These tips will keep your senior dog more comfortable
They say that “old dogs, like old shoes, are comfortable”. As an owner of an old dog, it’s vitally important that you make sure they stay comfortable in their ‘Golden Years’.
Whilst a dog’s lifespan is shorter than ours, their life stages are similar to us humans. Some stay healthy and active, while others develop ailments such as arthritis, joint pain, diminished eyesight, inflammation, muscle soreness, dementia and general fatigue. As a groomer, it’s an important part of my profession to know how to adjust the way I groom older dogs and to accommodate their changing needs.
No dog is too old to be pampered, and taking your senior fur family to the groomer can be as enjoyable as ever for them as long as proper consideration is given to their senior circumstances.
What classifies as a Senior Dog?
The old rule of thumb for a dog’s age, to compare with human age, is seven dog years to every one human year – for general purposes this is quite accurate. We do however, need to expand on this rule to be more accurate for grooming purposes - a dog’s size and breed make a big difference to the age outcome.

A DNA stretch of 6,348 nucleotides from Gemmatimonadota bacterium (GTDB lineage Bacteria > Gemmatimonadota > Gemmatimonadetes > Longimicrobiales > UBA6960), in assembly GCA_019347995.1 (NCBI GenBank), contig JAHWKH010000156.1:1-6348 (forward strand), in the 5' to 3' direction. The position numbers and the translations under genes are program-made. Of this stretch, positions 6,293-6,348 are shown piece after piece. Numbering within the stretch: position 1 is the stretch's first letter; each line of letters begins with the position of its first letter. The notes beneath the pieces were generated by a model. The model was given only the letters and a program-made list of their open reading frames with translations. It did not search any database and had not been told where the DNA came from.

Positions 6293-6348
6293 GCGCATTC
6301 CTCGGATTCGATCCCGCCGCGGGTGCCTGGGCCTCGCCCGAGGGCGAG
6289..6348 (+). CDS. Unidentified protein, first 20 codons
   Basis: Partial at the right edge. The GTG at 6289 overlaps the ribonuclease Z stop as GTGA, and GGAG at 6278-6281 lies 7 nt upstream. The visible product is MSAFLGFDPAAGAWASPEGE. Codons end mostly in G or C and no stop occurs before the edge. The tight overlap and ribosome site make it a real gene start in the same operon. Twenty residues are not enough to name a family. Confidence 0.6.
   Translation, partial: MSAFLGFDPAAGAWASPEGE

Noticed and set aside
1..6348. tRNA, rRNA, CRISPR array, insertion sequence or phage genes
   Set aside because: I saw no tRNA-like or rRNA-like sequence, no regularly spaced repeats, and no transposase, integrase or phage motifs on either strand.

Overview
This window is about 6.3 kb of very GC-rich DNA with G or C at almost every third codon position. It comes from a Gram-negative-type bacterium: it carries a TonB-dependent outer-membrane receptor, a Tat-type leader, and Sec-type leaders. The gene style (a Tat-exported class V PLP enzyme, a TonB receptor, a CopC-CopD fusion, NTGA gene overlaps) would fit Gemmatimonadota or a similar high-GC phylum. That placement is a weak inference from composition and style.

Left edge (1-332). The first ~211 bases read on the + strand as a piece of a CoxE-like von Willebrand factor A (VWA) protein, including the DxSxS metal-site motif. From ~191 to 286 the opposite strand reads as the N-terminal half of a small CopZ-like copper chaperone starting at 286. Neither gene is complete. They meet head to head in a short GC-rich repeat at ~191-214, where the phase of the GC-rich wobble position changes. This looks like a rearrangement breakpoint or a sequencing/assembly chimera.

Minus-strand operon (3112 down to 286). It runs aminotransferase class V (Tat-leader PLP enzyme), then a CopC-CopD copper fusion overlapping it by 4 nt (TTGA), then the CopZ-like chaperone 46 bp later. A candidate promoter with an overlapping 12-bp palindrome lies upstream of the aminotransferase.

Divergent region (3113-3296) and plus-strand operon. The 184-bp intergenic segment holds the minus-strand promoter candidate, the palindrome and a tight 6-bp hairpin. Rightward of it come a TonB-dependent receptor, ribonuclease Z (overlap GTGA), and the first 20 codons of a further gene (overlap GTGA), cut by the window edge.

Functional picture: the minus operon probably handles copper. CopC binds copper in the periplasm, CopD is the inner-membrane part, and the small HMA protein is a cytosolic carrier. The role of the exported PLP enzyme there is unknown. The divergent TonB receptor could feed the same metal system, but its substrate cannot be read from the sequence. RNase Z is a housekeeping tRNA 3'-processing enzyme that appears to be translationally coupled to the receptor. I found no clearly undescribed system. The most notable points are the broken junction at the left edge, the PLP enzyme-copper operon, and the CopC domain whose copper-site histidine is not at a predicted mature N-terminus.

In my salon, the smaller breeds such as toy poodles, terriers and pugs are deemed to be seniors when they are 10 to 12 years old. The large breeds, such as Great Danes and Mastiffs are considered senior citizens at age 5 to 6. Most vets and the pet insurance industry consider a dog of 7 or 8 years to be older or senior.
Should Senior Dogs be Groomed?
The answer is simple – absolutely yes! Grooming is essential throughout a dog’s entire life but can be especially important as the dog gets older. A grooming session is the best time to note any changes in your dog’s health. As groomers we often pick up health concerns long before an owner or vet – checking ears, teeth, gums, joints, skin and coat conditions, as well as picking up on lumps, bumps and painful spots as we wash and dry your dog. We also pick up on the onset of dementia, loss of eyesight, mobility and weight gain or loss.
During my time as a groomer over the past 22 years I have had the privilege of grooming dogs over their entire life, from pup to senior citizen. Knowing what signs to look for and how to accommodate changes as each dog grows older has made a huge difference in each dog’s life as well as their owner’s.